7 doctors weighed in:
Why do pregnant women get anemic?
7 doctors weighed in

Dr. Zoltan Saary
Obstetrics & Gynecology
4 doctors agree
In brief: They shouldn't
If the prenatal course and supervision is adequate (including lab.
Tests, recommendations, repeat blood tests, appropriate prenatal vitamins (possibly with iron and folic acid!) and a good diet anemia shouldn't be an issue, unless the patient is genetically predisposed to anemia!

In brief: They shouldn't
If the prenatal course and supervision is adequate (including lab.
Tests, recommendations, repeat blood tests, appropriate prenatal vitamins (possibly with iron and folic acid!) and a good diet anemia shouldn't be an issue, unless the patient is genetically predisposed to anemia!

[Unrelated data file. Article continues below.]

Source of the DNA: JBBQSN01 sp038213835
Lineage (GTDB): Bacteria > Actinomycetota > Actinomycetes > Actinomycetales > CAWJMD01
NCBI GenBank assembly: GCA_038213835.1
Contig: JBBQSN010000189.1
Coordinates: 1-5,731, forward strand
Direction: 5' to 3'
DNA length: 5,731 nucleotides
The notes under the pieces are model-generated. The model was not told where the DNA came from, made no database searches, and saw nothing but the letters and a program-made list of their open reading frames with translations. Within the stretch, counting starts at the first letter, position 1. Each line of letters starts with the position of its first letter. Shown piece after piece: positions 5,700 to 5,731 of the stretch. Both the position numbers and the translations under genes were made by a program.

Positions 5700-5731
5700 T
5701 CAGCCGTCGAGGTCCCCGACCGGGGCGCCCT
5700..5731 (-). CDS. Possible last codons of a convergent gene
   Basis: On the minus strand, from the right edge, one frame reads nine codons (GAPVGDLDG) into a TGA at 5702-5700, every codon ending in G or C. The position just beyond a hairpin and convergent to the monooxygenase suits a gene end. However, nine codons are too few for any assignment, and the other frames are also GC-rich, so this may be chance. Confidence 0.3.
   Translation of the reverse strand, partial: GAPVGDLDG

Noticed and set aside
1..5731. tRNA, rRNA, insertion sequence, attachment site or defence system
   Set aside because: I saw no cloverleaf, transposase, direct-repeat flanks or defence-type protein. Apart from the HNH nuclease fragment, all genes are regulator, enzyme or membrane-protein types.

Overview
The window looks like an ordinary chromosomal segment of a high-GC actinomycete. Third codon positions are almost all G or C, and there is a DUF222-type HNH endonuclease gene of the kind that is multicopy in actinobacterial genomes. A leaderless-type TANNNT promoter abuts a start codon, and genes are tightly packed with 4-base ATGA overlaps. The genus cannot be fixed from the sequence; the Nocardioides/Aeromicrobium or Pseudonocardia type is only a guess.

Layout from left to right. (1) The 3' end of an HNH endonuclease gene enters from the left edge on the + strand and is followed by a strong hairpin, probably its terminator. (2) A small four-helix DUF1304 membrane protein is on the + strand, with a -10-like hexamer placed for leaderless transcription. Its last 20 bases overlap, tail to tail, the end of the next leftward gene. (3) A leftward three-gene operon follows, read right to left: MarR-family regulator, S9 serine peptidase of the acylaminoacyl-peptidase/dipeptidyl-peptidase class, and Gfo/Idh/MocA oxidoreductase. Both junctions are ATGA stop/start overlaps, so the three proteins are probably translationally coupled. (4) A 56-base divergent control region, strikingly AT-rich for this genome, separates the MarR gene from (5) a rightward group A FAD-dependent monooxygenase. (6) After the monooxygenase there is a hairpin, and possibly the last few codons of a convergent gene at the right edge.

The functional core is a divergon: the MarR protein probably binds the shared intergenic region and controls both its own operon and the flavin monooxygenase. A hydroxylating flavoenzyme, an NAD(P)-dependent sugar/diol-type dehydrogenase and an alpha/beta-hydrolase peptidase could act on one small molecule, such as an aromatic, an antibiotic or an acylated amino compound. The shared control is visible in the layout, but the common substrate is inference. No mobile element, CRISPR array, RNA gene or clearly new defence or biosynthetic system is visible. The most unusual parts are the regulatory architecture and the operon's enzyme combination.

Dr. Zoltan Saary
Dr. Zoltan Saary
Thank
Dr. Megan Bird
Obstetrics & Gynecology
1 doctor agrees
In brief: Blood changes
First of all, most pregnant women are not really anemic.
We use different definitions of anemia (low blood count) when pregnant. But their blood counts do lower. Why? Because they double the volume of fluid in the blood but only increase the amount of blood cells by about a third. So the proportion goes down. But overall, they increase the ability of the body to get oxygen to tissues and baby.

In brief: Blood changes
First of all, most pregnant women are not really anemic.
We use different definitions of anemia (low blood count) when pregnant. But their blood counts do lower. Why? Because they double the volume of fluid in the blood but only increase the amount of blood cells by about a third. So the proportion goes down. But overall, they increase the ability of the body to get oxygen to tissues and baby.
Dr. Megan Bird
Dr. Megan Bird
Thank
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